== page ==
Teaching for our Time

Teaching for our Time

Arts University Plymouth

Maia Walton, 2022. © Arts University Plymouth.

 

January 22, 2024
Teaching for our Time
Professor Stephen Felmingham and Professor Penny Hay discuss creative education
Undergraduate & postgraduate open day: March 23, 10am–2pm
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Arts University Plymouth recently launched its new strategic plan “Creative Education for a Changing World”, an essential strand of which is “Teaching for our Time”, capturing the principles that define the university’s approach and method of teaching.

Founded in 1856 as Plymouth Drawing School and offering a range of undergraduate, postgraduate and pre-degree qualifications, Arts University Plymouth is a new kind of art school for the 21st century, preparing graduates who are uniquely placed to provide creative solutions to the complex global challenges of our times.

Professor Stephen Felmingham, Pro Vice-Chancellor (Academic) at Arts University Plymouth, said: “The arts teach us in a direct and unmediated manner what it means to come into dialogue, be in dialogue and remain in dialogue through the relationship of head, hands and heart. They deepen and broaden the ways we are in touch with the world through our thinking. 

“At Arts University Plymouth we believe that authenticity, fulfilment and kindness are indexical qualities in the process of thinking, making and living.”

Professor Felmingham met with Arts University Plymouth Honorary Fellow Penny Hay, Professor of Imagination at the Centre for Cultural and Creative Industries and a Reader in Creative Teaching and Learning at Bath Spa University, and with third-year BA (Hons) Illustration students Zara McDermott and Catherine Witcher, to discuss “Teaching for our Time” and creative education.

Together they debated the importance of creativity in response to wider global challenges and issues, why meeting resistance is important in learning to overcome challenges, and how kindness works in education.

“Thinking of a pedagogy of care, what does kindness in education mean to you?”

Catherine said: “Kindness in education is important, but authenticity matters to me equally. As a student at Arts University Plymouth, the critical feedback that I receive for work I create comes from a place of honesty and authenticity. I feel like that approach leads to genuine, sincere kindness.”

“Students learn the most when they encounter resistance and learn strategies to overcome it. What have your experiences been of encountering resistance in education?”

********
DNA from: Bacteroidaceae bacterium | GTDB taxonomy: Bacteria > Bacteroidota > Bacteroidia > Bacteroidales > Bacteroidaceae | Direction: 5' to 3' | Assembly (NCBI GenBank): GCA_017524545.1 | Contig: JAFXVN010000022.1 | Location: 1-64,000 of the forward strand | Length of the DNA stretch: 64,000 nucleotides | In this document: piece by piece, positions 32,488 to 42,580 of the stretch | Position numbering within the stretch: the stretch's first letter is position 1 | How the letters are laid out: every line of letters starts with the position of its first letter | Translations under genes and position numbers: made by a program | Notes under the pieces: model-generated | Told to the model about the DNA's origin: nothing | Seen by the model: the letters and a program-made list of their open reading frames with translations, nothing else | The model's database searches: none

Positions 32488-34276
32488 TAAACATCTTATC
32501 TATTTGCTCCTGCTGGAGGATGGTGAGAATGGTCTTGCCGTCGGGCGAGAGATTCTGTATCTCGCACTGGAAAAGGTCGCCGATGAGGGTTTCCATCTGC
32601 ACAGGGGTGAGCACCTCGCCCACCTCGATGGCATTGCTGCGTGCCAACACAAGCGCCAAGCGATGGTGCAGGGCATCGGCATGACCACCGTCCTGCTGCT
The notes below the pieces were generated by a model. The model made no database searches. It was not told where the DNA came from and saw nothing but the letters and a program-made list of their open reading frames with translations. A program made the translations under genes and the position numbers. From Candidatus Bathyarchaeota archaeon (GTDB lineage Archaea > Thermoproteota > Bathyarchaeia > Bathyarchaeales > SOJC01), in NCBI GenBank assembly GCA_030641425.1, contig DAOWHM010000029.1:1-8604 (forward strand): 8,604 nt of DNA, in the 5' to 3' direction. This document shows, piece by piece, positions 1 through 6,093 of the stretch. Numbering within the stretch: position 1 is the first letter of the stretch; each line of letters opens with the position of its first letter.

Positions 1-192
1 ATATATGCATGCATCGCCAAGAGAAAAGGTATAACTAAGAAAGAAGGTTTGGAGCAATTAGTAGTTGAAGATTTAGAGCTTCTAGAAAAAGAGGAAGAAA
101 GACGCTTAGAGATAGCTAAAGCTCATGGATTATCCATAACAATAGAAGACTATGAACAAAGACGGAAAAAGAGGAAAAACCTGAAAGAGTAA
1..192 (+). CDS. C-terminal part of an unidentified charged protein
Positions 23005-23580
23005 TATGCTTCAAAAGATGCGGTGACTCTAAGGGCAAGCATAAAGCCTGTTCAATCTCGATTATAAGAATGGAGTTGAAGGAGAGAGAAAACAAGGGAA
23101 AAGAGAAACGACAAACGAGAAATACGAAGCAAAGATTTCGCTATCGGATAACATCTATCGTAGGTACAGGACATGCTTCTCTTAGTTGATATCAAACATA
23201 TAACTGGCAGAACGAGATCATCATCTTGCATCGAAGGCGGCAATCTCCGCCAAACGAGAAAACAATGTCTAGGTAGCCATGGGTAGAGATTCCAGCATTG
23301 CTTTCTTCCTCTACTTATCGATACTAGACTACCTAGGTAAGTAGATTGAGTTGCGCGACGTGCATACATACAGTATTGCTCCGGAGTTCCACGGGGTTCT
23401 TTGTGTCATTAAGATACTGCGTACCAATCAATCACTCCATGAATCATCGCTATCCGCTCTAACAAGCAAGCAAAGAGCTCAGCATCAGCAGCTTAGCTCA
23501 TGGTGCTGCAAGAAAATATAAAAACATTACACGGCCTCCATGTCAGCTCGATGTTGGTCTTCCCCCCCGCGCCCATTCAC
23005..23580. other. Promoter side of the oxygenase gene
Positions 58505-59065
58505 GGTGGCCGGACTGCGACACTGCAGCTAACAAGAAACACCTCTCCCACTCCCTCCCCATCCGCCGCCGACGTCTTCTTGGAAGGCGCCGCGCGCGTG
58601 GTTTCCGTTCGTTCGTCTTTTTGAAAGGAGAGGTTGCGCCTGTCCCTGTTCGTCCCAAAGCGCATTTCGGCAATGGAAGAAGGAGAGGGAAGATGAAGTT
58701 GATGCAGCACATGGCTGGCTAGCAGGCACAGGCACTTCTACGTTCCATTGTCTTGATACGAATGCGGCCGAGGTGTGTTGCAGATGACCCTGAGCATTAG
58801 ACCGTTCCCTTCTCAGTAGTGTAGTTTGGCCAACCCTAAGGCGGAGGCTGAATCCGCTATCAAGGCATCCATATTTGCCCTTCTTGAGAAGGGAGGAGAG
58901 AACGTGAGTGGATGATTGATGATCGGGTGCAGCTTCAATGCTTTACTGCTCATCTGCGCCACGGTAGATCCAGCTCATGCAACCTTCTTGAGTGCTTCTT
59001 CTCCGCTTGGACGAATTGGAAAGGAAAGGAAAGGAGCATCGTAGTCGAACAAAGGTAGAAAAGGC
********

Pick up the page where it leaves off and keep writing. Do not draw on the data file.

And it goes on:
Zara said: “Your natural inclination, if you try something new that doesn’t work, is to ask the lecturers why it isn’t working. The lecturers at Arts University Plymouth instead give me the space to ask myself why it isn’t working and learn from the experience.”

Professor Hay said: “Professor Dennis Atkinson also talked about an interruptive pedagogy and the place of the event or the student’s encounter with interruption. The arts are brilliant at manifesting these opportunities for learning through resistance and experimentation… We should embrace the idea of the unexpected and celebrate failure more than we do.”

“Why do you think that turning towards the world is important?”

Catherine said: “It’s important to face the world and try to understand it, because history is a cycle of repetition. As artists we have the skills to communicate in a different way and help people to engage with complex issues.”

Professor Felmingham said: “We meet the world through the stories we tell ourselves, but to understand the world better we should engage with stories from outside the Western canon, to better understand ourselves and the ways that others view us.”

“How important is it for educators to prioritise space, time and resources?”

Professor Hay said: “The best results come when you’re in a space of possibility and space of belonging, a space where you feel you can express your ideas without the kind of judgement that closes ideas down.”

Zara said: “Being inside Arts University Plymouth is special. Working from home doesn’t give me the same creative energy that I experience here.”

Read the full debate around “Teaching for our Time” and creative education and find out more about the UK’s newest arts university. Interested in studying for an MA? Come to the next Postgraduate Open Day on March 23 to explore the potential at Arts University Plymouth.

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